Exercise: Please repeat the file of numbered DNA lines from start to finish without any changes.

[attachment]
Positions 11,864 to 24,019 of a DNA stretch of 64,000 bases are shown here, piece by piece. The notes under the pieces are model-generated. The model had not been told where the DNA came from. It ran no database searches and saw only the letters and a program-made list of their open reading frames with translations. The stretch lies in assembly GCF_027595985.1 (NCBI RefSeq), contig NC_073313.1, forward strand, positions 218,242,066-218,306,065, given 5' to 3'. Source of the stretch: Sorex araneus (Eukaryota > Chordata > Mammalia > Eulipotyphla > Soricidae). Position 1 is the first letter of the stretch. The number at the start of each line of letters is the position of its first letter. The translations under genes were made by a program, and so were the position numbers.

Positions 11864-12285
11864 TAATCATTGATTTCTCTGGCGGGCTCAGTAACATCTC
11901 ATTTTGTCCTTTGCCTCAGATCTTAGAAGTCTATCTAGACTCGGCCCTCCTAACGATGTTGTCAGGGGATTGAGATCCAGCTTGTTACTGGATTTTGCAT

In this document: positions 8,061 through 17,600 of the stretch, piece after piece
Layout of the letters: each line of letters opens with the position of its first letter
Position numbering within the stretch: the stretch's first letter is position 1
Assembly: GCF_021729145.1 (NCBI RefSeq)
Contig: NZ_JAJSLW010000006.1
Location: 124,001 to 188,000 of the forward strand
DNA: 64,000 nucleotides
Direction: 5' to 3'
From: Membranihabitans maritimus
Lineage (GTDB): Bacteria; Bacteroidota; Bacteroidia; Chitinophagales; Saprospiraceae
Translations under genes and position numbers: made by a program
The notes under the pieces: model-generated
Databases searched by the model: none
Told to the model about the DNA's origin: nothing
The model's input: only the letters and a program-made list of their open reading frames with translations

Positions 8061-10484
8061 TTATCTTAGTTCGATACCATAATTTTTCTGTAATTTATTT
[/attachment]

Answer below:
Positions 11,864 to 24,019 of a DNA stretch of 64,000 bases are shown here, piece by piece. The notes under the pieces are model-generated. The model had not been told where the DNA came from. It ran no database searches and saw only the letters and a program-made list of their open reading frames with translations. The stretch lies in assembly GCF_027595985.1 (NCBI RefSeq), contig NC_073313.1, forward strand, positions 218,242,066-218,306,065, given 5' to 3'. Source of the stretch: Sorex araneus (Eukaryota > Chordata > Mammalia > Eulipotyphla > Soricidae). Position 1 is the first letter of the stretch. The number at the start of each line of letters is the position of its first letter. The translations under genes were made by a program, and so were the position numbers.

Positions 11864-12285
11864 TAATCATTGATTTCTCTGGCGGGCTCAGTAACATCTC
11901 ATTTTGTCCTTTGCCTCAGATCTTAGAAGTCTATCTAGACTCGGCCCTCCTAACGATGTTGTCAGGGGATTGAGATCCAGCTTGTTACTGGATTTTGCAT

In this document: positions 8,061 through 17,600 of the stretch, piece after piece
Layout of the letters: each line of letters opens with the position of its first letter
Position numbering within the stretch: the stretch's first letter is position 1
Assembly: GCF_021729145.1 (NCBI RefSeq)
Contig: NZ_JAJSLW010000006.1
Location: 124,001 to 188,000 of the forward strand
DNA: 64,000 nucleotides
Direction: 5' to 3'
From: Membranihabitans maritimus
Lineage (GTDB): Bacteria; Bacteroidota; Bacteroidia; Chitinophagales; Saprospiraceae
Translations under genes and position numbers: made by a program
The notes under the pieces: model-generated
Databases searched by the model: none
Told to the model about the DNA's origin: nothing
The model's input: only the letters and a program-made list of their open reading frames with translations

Positions 8061-10484
8061 TTATCTTAGTTCGATACCATAATTTTTCTGTAATTTATTT